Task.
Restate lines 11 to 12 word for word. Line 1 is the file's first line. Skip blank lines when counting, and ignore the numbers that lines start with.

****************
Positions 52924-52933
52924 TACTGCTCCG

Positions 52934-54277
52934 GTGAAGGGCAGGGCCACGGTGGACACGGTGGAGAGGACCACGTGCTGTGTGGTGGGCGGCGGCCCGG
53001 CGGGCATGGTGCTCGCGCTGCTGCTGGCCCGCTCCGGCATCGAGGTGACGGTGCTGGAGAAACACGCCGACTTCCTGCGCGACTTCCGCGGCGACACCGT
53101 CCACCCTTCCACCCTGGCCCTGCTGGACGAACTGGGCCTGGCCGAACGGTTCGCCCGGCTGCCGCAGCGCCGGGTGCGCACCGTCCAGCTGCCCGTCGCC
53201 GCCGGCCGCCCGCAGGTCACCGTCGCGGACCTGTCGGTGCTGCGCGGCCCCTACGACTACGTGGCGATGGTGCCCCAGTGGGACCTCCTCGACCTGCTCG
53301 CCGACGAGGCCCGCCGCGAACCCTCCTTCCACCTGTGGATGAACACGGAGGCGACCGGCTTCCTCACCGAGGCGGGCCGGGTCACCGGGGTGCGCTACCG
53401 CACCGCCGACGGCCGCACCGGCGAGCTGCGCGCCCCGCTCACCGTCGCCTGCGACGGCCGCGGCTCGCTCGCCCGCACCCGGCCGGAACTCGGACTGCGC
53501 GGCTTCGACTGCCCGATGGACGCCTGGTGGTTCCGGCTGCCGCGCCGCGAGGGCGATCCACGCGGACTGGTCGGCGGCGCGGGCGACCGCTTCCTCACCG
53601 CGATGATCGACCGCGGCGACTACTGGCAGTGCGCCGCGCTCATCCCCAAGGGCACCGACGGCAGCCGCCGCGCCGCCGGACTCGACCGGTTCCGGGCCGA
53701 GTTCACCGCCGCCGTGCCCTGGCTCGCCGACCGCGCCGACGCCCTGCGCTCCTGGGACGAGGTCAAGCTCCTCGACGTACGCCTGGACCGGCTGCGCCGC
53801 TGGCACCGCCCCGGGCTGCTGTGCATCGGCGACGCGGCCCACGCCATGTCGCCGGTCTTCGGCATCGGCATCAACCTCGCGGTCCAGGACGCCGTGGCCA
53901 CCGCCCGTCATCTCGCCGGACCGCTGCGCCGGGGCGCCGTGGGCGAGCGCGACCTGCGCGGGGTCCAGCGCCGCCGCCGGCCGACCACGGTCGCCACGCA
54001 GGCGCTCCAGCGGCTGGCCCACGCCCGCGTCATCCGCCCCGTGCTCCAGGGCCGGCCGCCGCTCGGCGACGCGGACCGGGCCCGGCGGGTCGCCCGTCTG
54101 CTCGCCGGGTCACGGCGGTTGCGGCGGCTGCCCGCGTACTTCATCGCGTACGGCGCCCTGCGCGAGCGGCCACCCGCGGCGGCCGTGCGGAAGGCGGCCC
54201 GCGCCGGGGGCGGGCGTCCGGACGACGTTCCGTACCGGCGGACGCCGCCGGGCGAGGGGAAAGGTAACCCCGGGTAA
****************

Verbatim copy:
53601 CGATGATCGACCGCGGCGACTACTGGCAGTGCGCCGCGCTCATCCCCAAGGGCACCGACGGCAGCCGCCGCGCCGCCGGACTCGACCGGTTCCGGGCCGA
53701 GTTCACCGCCGCCGTGCCCTGGCTCGCCGACCGCGCCGACGCCCTGCGCTCCTGGGACGAGGTCAAGCTCCTCGACGTACGCCTGGACCGGCTGCGCCGC